#57 Christopher

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Posted 06 October 2017 - 10:07 PM

Extraordinary claims require extraordinary evidence. Just because some demagogue claims to be a reincarnation of Kahless, that doesn't make it automatically true. People do lie about such things. Heck, the last time (from our point of view) that someone claimed to be the reincarnation of Kahless, he turned out to be a fraud, a clone created by the priests of Boreth. And at least they had the DNA of the original to clone him from, though his education was strictly from lore and legends. Here, all we have is some guy showing up and saying "Hey, guys, form a cult around me because I'm the next Kahless." By far the most probable interpretation is that he's lying to gain power, or that he's suffering from delusions of grandeur -- or, generously, that he's leveraging the mythology and metaphor of Kahless in order to mobilize a revivalist movement in Klingon society.

Edited by Christopher, 06 October 2017 - 10:09 PM.

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#58 Orpheus

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Posted 07 October 2017 - 12:03 AM

I'm with you there.

Could someone clarify the background of the "sacred ship", if that was covered in one of the new DSC books, or if I missed it in the show?

Is it the same ship that T'Kuvma arrived in, which I presume was "his father's ship", and which I presume was the (architecturally different) ship that Rammed the Shenzhou?

Is the "sacred ship" a separate ship of a different construction style? Was it brought to the binary system by T'Kuvma, or did he find it there?

It's also not clear to me what was meant by "his father's ship". He does not seem to be the scion of a House that is wealthy/powerful enough to have owned such a mighty ship, nor does the High council treat him as such. He seems to have gathered his followers together, rather than having a pre-established power base. Further, there is a lot of indication that the ship is ancient, and different from the other Klingon craft. Is it possible that it is his father's ship by proxy (e.g. his father was the priest in charge of the sacred ship, not its owner), or that he is not using "father" in the usual literal sense?

I know that I'm flailing. I really feel like I'm missing some things about T'Kuvma's movement and backstory -- as if my recording glitched and I didn't see some key scenes that others did. I believe that he would have found this ship as a young child (How? Where?) and that it was used as a playground by other Klingon children (Who? Where?) I believe it was a long struggle to refurbish it, and that it has cloaking technology -- but there's lot missing from my understanding of the context of all that. So much that the more I think about what I "know" the less cohesively it hangs together.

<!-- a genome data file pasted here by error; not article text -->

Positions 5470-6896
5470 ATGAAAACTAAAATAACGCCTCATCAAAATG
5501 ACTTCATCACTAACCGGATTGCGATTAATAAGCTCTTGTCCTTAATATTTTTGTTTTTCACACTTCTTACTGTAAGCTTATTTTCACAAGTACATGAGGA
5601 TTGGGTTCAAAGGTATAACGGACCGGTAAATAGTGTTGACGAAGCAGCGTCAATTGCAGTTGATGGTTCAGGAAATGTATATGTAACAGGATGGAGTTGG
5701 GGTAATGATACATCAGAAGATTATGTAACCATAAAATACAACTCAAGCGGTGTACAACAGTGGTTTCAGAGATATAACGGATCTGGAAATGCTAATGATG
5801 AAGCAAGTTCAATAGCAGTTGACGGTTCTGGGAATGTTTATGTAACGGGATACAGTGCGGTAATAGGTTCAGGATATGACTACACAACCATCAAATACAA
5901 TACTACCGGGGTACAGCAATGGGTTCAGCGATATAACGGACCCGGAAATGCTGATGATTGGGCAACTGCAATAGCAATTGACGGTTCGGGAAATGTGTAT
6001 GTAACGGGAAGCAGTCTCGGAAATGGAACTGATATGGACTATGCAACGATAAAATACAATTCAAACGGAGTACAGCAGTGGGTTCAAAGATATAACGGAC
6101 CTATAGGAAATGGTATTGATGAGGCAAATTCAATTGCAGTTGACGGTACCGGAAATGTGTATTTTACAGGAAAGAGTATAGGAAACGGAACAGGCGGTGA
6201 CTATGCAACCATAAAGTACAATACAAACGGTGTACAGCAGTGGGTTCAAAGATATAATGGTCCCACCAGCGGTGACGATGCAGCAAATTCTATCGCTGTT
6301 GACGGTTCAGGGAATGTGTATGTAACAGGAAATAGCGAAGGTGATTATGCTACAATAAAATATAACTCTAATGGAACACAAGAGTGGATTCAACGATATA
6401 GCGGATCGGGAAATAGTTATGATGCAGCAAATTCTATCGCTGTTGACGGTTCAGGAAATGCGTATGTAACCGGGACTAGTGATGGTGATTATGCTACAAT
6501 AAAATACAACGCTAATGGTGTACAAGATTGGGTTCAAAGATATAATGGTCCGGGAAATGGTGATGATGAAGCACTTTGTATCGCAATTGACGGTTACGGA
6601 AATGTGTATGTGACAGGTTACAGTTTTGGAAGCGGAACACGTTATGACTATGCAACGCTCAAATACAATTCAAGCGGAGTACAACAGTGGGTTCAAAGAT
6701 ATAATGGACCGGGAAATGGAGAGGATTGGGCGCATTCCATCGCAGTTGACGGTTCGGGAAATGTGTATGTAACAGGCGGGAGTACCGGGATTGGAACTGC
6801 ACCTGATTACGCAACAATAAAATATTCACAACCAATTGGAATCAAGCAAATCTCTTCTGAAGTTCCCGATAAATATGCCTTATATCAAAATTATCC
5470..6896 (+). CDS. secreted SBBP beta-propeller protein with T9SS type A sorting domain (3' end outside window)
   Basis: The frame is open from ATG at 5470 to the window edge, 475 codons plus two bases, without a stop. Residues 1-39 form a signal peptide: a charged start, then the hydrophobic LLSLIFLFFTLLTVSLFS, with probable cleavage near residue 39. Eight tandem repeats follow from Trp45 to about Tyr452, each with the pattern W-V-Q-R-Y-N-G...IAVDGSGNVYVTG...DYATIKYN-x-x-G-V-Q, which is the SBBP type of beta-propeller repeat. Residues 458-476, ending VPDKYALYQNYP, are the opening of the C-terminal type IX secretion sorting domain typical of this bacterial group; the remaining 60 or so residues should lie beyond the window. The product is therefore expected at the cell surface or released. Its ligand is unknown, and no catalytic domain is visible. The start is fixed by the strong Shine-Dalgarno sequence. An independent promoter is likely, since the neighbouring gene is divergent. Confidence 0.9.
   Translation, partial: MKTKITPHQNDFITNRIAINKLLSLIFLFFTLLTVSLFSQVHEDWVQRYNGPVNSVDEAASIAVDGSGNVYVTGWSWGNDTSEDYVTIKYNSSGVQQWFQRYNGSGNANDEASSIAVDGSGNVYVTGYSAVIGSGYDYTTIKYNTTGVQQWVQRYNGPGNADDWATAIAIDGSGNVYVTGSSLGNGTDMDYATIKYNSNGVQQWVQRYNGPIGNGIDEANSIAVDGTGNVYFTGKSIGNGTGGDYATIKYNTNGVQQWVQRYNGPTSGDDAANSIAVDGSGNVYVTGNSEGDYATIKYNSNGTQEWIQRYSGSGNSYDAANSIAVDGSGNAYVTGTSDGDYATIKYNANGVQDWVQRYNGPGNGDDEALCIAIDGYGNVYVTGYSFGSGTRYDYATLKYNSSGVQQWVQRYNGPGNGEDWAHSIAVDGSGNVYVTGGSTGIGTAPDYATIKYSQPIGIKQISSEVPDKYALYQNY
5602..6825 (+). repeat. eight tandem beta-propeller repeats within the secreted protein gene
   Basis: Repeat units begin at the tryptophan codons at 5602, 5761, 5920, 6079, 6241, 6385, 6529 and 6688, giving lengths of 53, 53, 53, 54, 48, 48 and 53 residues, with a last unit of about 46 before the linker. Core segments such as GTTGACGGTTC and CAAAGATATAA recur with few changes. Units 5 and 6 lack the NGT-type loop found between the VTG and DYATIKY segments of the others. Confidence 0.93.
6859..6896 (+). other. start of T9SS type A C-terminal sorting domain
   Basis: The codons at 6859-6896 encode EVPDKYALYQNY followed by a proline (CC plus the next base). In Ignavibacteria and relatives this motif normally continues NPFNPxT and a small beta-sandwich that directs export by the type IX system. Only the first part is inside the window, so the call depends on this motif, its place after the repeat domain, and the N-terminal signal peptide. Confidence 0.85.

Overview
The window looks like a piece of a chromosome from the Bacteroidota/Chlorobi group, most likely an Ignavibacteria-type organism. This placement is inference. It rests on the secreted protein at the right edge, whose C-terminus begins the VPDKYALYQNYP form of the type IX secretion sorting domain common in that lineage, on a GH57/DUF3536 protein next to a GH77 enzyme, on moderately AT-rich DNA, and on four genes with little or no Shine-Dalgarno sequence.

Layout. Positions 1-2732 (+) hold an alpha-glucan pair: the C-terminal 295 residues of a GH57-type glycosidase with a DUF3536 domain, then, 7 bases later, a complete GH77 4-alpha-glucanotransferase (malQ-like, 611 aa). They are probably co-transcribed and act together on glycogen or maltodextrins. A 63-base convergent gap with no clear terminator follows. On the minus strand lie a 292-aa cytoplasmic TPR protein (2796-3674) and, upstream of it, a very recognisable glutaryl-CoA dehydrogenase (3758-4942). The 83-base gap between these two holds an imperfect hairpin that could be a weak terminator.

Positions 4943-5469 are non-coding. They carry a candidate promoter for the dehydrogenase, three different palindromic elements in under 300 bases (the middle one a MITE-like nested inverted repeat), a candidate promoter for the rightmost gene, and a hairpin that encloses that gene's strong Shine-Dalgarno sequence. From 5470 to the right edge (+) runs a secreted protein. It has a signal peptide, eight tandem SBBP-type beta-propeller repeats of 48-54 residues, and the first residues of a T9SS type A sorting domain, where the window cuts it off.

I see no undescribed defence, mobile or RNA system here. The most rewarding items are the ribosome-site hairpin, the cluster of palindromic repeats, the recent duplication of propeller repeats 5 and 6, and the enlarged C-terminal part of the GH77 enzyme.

#59 Christopher

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Posted 07 October 2017 - 07:33 AM

View PostOrpheus, on 07 October 2017 - 12:03 AM, said:

Could someone clarify the background of the "sacred ship", if that was covered in one of the new DSC books, or if I missed it in the show?

There's only one book so far, David Mack's Desperate Hours, and that's a Shenzhou story set a year before the pilot and teaming up Burnham and Spock (and Pike's Enterprise crew from "The Cage"). There is, however, an upcoming IDW comics miniseries focusing on T'Kuvma's backstory, co-written by Mike Johnson (author of IDW's Kelvin Timeline comics) and Kirsten Beyer (my friend and fellow Trek novelist who's a staff writer on Discovery and the show's tie-in coordinator, though she personally prefers the title "Queen of All Media"). Its first issue (of four) comes out on October 25.

I get the impression that we'll learn more about the sarcophagus ship as the season unfolds, though I'm not certain.
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#60 Cybersnark

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Posted 07 October 2017 - 09:57 AM

The cloned Kahless was just that (a clone with fabricated memories), but his existence (and the existence of the Boreth monastery in the first place, in the solar system Kahless supposedly picked out of the sky and promised he would be reborn) could at least be taken as evidence that the concept of reincarnation is firmly established in Klingon culture.

T'Kuvma clearly expects his claim to carry weight, and he might even believe it himself --in which case it makes no practical difference whether or not he's carrying Kahless' soul (which, from everything we know about either historical or legendary Kahless, he isn't).